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Sunak’s political romance with anti-migrant Italian PM

The two leaders now see each other as key allies, particularly over tackling small boats reaching European shores

Chris Stevenson
Wednesday 13 December 2023 14:39 GMT
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Related video: Sunak says UK and Italy aligned as he welcomes right-wing Meloni to London

Having survived a revolt over his government's plan to send asylum seekers to Rwanda – for now – Rishi Sunak has been pencilled in to head to Italy this weekend, as a surprise guest at a political festival run by Italian prime minister Giorgia Meloni’s hard-right Brothers of Italy party.

The appearance would cement a political relationship that has blossomed in 2023, centred around the issue of immigration. Both leaders have been under pressure to deal with the number of arrivals on their country's shores, and stopping the boats has become a central pillar of their pitch to voters. More than 145,000 people have reached Italy by sea so far this year, a sharp increase on the 88,000 the previous year. In the UK, around 28,000 people have crossed the channel in small boats, compared to 45,000 in 2022.

In appearing at the Atreju festival, Mr Sunak would be following in the footsteps of former Donald Trump adviser Steve Bannon and Hungary's far-right prime minister Viktor Orban. Elon Musk is also set to make an appearance at the annual festival, which Ms Meloni founded in 1998 as an event for Italy's hard-wing youth when she was still on Italy's political fringes. Over the years, politicians from across the left and right have come to court potential voters at the festival, and this year Ms Meloni will be celebrating the first year of her ruling coalition.

With Mr Sunak still facing major splits in his party over his immigration strategy, the prime minister may yet decide to stay at home, with the Financial Times reporting that plans had been laid for him to travel to the event in Rome. His attendance at the event “depends on other commitments”, one source told the newspaper.

Sunak and Meloni consider themselves ‘two of the closest friends in Europe today’ (AFP via Getty)

Ms Meloni and Mr Sunak see each other as important allies in trying to forge a common European approach to tackling irregular migration. In April, during a meeting in Downing Street, Mr Sunak said that the two countries were "very aligned" in their values. In October the pair co-chaired a meeting on migration at the European Political Community (EPC), which brings together more than 40 European nations, and also jointly penned an opinion article calling for tougher action to stop "smugglers and traffickers" driving people onto boats.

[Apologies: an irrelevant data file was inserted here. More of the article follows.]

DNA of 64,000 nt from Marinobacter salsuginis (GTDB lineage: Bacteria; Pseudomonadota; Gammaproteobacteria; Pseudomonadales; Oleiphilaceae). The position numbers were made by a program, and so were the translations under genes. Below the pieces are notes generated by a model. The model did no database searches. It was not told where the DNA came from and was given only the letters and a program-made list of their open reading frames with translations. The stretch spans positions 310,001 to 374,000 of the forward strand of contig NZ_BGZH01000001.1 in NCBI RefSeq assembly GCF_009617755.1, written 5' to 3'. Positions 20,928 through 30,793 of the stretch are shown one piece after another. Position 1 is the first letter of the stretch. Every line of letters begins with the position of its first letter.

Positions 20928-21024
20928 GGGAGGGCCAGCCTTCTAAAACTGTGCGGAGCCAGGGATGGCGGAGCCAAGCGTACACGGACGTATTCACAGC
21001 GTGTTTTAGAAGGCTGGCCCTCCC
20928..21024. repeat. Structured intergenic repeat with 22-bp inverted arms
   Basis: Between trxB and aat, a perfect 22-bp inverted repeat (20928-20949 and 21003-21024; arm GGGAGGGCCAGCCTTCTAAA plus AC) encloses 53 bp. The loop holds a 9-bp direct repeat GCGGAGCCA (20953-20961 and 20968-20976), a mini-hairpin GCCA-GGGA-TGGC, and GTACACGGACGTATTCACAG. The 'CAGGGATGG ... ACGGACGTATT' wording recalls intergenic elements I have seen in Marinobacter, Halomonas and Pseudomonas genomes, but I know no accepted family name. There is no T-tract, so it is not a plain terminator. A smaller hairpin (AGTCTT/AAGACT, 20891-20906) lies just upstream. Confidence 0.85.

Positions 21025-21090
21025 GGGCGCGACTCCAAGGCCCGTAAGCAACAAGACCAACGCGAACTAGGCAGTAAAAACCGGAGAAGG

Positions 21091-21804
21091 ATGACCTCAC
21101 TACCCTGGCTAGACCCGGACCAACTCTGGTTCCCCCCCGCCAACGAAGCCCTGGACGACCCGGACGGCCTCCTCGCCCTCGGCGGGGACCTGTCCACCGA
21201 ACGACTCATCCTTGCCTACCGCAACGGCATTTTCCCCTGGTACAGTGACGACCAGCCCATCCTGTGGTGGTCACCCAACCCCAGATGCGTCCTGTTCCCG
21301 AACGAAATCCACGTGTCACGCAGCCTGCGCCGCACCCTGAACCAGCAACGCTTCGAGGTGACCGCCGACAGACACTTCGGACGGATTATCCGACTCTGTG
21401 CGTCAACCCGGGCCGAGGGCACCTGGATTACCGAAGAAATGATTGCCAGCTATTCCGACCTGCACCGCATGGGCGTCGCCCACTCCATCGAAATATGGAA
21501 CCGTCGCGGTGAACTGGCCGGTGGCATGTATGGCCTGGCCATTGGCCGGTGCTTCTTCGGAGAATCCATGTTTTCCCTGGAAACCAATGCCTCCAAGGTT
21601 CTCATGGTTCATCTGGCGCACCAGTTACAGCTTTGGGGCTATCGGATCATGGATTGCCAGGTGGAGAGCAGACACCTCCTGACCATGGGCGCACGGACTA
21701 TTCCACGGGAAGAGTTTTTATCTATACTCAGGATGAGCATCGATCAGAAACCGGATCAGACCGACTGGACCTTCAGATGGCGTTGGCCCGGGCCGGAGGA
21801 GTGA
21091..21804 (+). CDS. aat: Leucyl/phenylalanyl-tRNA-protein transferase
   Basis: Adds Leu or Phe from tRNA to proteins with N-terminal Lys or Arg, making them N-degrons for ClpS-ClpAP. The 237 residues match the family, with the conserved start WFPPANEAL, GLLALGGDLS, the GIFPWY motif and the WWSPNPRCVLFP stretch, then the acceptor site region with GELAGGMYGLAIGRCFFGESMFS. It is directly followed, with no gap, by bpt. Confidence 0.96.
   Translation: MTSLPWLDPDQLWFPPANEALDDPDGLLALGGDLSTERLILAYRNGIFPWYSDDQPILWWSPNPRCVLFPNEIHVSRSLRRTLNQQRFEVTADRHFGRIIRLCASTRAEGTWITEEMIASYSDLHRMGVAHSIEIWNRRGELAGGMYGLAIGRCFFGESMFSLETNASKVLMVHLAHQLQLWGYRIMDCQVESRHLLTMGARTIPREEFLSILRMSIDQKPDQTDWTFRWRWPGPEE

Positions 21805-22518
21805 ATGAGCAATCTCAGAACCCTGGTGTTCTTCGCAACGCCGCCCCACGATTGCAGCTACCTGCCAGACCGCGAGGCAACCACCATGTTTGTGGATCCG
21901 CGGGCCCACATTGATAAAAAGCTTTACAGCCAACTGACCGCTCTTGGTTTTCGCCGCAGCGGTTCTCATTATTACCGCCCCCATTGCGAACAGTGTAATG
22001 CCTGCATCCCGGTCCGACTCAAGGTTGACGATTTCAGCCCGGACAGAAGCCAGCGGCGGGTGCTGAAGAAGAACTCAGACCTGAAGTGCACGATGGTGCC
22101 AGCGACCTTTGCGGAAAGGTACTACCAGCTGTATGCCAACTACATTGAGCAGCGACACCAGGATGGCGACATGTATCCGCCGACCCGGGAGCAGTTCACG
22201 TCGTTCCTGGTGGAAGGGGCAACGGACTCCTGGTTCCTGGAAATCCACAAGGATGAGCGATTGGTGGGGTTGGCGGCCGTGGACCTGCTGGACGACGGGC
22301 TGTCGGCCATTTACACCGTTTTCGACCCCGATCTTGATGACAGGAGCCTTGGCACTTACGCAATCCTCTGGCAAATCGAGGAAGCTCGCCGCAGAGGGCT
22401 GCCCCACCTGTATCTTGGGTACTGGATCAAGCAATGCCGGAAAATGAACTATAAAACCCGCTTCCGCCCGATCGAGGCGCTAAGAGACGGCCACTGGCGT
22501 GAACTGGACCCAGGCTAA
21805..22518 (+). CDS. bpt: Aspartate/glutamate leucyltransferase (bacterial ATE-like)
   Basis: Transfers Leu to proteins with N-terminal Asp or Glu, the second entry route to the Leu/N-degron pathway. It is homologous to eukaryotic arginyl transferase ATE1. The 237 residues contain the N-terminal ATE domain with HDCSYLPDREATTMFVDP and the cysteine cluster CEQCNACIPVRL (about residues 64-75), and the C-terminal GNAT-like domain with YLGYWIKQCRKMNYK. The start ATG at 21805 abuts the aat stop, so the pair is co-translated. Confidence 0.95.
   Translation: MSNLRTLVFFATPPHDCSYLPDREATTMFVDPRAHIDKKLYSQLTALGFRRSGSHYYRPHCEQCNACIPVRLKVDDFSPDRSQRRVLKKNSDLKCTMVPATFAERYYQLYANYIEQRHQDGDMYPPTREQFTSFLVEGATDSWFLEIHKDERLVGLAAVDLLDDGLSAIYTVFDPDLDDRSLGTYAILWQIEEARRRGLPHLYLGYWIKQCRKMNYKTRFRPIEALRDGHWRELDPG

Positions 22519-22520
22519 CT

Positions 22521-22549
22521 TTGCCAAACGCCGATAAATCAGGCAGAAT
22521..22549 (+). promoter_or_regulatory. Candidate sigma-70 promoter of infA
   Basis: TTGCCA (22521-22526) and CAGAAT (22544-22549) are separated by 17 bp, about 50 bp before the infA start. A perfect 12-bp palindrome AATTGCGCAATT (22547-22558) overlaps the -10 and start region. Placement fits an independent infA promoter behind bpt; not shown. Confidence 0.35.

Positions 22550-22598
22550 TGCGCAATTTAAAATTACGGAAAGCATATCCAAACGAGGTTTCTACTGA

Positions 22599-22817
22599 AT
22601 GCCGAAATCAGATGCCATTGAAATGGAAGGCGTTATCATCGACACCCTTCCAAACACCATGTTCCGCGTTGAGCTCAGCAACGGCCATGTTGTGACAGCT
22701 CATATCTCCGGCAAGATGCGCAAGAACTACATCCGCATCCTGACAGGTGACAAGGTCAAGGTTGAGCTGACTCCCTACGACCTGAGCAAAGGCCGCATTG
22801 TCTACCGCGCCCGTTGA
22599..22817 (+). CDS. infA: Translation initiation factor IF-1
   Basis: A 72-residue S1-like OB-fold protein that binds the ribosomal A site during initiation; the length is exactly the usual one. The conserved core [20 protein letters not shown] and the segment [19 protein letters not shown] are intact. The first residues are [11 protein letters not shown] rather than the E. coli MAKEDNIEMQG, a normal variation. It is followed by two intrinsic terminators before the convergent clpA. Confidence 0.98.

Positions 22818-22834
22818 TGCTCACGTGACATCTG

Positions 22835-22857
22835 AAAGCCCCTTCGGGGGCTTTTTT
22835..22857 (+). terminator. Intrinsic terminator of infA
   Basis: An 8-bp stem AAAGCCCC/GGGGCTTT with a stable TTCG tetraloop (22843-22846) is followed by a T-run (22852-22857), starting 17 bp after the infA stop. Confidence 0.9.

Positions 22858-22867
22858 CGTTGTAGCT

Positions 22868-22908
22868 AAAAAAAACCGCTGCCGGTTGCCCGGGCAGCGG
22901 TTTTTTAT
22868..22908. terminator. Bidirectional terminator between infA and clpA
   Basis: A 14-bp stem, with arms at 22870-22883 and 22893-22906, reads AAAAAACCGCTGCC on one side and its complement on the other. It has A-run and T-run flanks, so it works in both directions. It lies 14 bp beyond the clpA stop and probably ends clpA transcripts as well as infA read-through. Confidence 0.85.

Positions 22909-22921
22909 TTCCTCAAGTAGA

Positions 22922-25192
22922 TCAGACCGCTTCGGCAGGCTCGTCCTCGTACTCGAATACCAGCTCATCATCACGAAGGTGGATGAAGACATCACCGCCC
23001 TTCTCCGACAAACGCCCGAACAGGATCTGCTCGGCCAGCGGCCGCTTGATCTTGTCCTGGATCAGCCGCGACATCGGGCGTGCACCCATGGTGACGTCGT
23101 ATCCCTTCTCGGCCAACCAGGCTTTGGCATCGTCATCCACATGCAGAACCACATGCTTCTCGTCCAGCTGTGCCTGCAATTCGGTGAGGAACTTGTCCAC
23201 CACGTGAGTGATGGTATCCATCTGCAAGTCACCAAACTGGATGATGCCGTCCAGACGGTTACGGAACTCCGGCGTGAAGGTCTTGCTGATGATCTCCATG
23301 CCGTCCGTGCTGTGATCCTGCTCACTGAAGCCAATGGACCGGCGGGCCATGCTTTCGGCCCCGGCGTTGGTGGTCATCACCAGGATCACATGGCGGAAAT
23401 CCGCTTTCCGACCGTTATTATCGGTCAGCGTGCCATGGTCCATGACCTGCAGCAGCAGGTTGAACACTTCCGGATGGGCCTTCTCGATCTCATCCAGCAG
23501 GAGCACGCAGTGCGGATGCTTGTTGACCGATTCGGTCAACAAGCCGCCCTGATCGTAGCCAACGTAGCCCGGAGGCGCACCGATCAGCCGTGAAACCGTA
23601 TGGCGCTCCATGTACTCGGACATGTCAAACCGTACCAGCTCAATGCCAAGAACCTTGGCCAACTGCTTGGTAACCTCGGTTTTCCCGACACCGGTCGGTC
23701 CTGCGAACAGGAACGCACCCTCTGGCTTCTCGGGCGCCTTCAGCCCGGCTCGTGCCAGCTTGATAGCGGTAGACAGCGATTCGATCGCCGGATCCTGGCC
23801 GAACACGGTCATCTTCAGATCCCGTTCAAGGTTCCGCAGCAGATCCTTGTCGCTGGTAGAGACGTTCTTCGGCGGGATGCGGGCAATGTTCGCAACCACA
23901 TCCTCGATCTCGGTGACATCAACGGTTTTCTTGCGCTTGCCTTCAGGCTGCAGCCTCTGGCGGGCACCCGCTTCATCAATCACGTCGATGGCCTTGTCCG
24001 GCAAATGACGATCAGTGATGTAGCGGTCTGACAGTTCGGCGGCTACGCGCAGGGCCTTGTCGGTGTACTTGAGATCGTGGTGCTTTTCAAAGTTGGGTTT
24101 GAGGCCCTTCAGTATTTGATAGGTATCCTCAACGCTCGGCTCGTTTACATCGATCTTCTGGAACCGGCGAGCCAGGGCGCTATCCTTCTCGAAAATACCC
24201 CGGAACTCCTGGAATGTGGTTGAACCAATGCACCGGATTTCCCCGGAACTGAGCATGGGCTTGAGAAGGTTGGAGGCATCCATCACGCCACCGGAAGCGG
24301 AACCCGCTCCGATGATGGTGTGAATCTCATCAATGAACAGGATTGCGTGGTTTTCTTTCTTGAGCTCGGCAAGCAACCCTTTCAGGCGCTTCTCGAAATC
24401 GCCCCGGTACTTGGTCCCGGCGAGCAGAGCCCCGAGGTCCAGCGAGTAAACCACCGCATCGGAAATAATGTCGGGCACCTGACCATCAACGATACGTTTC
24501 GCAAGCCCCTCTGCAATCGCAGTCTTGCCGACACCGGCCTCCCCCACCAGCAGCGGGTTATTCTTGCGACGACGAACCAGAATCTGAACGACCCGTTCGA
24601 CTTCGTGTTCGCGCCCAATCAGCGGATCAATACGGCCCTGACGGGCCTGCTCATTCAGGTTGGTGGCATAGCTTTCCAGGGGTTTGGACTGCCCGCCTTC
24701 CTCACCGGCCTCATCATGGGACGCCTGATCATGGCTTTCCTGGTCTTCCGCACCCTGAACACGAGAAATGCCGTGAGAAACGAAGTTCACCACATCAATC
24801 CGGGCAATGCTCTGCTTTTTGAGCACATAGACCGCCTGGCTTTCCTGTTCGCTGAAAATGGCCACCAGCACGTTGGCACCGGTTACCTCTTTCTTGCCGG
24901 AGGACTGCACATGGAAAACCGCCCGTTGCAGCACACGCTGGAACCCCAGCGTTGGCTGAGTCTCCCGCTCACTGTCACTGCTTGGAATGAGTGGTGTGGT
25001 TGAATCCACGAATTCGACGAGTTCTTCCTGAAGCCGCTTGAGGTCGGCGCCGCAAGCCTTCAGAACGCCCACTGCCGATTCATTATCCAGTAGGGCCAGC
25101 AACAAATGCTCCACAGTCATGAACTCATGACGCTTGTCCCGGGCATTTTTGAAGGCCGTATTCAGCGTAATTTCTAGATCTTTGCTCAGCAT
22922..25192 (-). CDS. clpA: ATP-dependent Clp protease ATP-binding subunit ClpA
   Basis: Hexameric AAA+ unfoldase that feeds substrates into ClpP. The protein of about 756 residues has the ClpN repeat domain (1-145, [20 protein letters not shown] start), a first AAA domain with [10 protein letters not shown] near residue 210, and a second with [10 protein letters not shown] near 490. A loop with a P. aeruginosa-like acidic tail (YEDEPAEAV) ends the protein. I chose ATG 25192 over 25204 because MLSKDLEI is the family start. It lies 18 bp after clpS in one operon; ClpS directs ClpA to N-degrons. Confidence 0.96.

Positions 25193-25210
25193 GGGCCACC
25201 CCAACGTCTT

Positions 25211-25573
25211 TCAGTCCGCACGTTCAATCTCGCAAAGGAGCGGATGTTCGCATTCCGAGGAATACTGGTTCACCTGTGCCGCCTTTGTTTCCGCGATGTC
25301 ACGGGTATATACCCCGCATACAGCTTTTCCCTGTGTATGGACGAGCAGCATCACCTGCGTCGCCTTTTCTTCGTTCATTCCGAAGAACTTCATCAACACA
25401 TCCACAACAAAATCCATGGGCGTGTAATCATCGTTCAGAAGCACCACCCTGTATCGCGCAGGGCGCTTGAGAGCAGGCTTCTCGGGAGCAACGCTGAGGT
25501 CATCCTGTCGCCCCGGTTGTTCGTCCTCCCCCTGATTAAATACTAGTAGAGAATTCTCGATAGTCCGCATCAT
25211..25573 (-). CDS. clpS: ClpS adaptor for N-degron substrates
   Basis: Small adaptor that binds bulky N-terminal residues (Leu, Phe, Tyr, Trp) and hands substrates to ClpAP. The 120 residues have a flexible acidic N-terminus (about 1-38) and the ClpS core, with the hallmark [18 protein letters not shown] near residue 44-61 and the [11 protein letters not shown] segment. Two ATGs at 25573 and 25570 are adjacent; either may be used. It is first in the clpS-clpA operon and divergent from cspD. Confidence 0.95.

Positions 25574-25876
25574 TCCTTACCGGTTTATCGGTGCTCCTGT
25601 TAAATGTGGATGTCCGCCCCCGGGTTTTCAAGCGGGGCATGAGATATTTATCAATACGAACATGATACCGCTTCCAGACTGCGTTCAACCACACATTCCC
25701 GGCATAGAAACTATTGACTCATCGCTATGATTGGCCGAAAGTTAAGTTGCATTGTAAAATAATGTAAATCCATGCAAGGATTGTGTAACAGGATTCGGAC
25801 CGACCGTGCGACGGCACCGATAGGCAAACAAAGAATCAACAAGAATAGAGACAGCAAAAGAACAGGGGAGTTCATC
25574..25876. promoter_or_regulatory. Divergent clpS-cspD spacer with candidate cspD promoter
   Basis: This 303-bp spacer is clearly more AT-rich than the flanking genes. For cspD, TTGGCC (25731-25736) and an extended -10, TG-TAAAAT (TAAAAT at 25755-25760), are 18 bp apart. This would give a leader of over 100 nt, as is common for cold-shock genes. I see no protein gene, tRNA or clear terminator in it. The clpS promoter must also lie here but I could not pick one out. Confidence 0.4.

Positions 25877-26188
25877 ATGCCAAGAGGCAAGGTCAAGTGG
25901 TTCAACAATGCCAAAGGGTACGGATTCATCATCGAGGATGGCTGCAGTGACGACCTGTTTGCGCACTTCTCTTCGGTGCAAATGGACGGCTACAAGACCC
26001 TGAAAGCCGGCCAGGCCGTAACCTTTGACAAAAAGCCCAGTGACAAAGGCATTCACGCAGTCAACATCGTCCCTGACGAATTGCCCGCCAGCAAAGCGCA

“We’re proud that Italy and the UK are leading on this together, because in this, and many other areas, our perspectives and our goals are the same,” they wrote. “In fact, we are two of the closest friends in Europe today.”

Meloni and Sunak, centre, host a meeting on migration at the European Political Community summit in October (Getty)

Last month, Italy signed a deal with Albania to build two migrant centres to house and process those rescued at sea by Italian boats. It is the first deal of its kind struck between an EU member country and a non-EU state, and bears many similarities with Mr Sunak's Rwanda plan. The centres would be under Italian legal jurisdiction, constructed at Italy’s expense, and are expected to open by spring 2024. The centres will hold up to 36,000 people once opened.

Mr Sunak has faced opposition within his party to the possibility of the UK's Rwanda plans breaching international law, but Italy's foreign minister, Antonio Tajani, has been at pains to point out that the deal with Albania will be in line with EU and international regulations.

“The migrants will have exactly the same treatment as foreseen under Italian and European regulations,” Mr Tajani has said. “There is no outsourcing of the processing of asylum applications to a third country.” He added that asylum seekers and migrants picked up at sea by NGO ships, or those that arrive on Italian soil will have their applications to stay dealt with in Italy.

With Italy taking over the presidency of the G7 in 2024, Ms Meloni will continue to be a key ally for Mr Sunak. Indeed, the Italian prime minister was the only G7 leader to attend a summit on artificial intelligence AI hosted by Mr Sunak at Bletchley Park last month. Ms Meloni is also concerned about the disruptive influence of AI on the labour market, which is likely part of the reason tech billionaire Mr Musk has also been invited to the Atreju festival this weekend.

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